Despite making a costly mistake worth $220 million, the owner of a snacks company's gamble paid off as it resulted in a staggering return of $5 billion.
The amazing tale of Daniel Lubetzky, the individual responsible for Kind Snacks, is recounted here.
Nowadays, the business has become ubiquitous - you can visit any grocery store and find Kind's nourishing snack bars, which are renowned for their deliciousness and use of identifiable components like nuts and whole grains.
However, in 2008, the company was not nearly as renowned as it is presently.
In CNBC Make It's The Moment series, it was revealed that the company's inception relied on a $16 million investment from the private equity firm VMG Partners.
One crucial provision outlined in the contract stated that Lubetzky was required to sell his enterprise within five years in exchange for the investment.
Although it appeared to be an excellent decision at the time, after four years, he observed the expansion of Kind and felt that he was still the ideal individual for leading the company.
"Four years into the deal, I was realizing that Kind could become so much bigger," he told the outlet.
"My investors were pushing me to sell the company, and were very eager."
"My vision was to continue growing the company for many years to come. And their vision was to exit and get a return on their investment."
Lubetzky was confronted with a significant dilemma: either surrender the company and potentially miss out on one of the most significant undertakings of his life, or figure out a means to repurchase the enterprise from VMG.
Although the second alternative appeared to be more favorable, he would need to secure $220 million for the acquisition and potentially gamble losing everything.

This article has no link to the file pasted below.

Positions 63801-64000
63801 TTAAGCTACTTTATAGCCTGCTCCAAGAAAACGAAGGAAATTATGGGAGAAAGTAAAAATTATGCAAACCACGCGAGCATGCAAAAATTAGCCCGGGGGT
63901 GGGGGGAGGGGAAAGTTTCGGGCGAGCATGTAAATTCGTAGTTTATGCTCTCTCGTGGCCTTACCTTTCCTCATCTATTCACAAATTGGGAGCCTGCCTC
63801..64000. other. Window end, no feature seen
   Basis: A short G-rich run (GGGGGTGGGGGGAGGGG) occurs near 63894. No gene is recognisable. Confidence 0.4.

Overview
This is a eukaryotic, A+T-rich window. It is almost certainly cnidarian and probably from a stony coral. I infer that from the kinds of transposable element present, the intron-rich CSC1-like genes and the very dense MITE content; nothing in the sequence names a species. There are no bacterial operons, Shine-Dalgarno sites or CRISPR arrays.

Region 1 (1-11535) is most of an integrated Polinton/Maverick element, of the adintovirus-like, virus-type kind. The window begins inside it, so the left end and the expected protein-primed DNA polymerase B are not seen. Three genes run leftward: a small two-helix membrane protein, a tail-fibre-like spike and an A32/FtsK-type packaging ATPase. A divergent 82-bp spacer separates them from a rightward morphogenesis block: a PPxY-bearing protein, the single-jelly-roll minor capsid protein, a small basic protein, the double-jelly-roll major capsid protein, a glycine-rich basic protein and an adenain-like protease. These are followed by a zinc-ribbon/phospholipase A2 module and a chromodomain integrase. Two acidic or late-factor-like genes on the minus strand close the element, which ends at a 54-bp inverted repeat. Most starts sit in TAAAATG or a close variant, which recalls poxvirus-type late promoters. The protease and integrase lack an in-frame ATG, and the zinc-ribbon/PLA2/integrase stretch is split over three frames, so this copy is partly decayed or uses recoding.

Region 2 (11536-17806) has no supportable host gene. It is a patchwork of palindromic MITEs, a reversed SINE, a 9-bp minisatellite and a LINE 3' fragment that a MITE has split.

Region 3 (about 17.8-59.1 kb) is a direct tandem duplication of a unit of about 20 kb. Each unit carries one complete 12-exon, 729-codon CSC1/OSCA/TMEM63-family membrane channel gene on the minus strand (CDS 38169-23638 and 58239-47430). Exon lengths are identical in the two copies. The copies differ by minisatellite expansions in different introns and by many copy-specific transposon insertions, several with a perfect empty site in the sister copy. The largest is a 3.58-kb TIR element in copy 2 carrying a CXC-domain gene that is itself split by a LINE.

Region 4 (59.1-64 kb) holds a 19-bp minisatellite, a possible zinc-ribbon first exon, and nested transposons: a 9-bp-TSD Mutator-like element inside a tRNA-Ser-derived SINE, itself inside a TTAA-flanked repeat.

He opted to take a leap of faith, although the decision was not taken lightly.
Lubetzky continued: "I had a very strong feeling, informed by our momentum, that this was not the end — nor the beginning of the end — but the beginning of the beginning. And I wanted to keep going."
"But that was a scary moment. What if something goes wrong? Then, all of a sudden, you have so much debt, and you could maybe even lose your company."
"I had sleepless nights. We probably had a loan of, like, $200 million."
Despite conducting thorough research and being aware of Kind's promising future, there were always potential factors that could go awry.
Moreover, the negotiation process was far from straightforward and dragged on for years, finally concluding in 2014.
According to CNBC, his determination certainly reaped great rewards - sales doubled in that very year. Furthermore, when Lubetzky ultimately sold Kind to Mars after six years, it was supposedly valued at an astonishing $5 billion.
"I am still a meaningful stakeholder in Kind today, and I still guide them," Lubetzky explained.
"We've agreed with our partners at Mars that Kind will be a separate standalone platform, and Kind is still growing by double digits."
"It's not just about me having achieved more financial success with this path. There is a possibility that Kind would have not reached the tens of millions of consumers that it reaches every day now."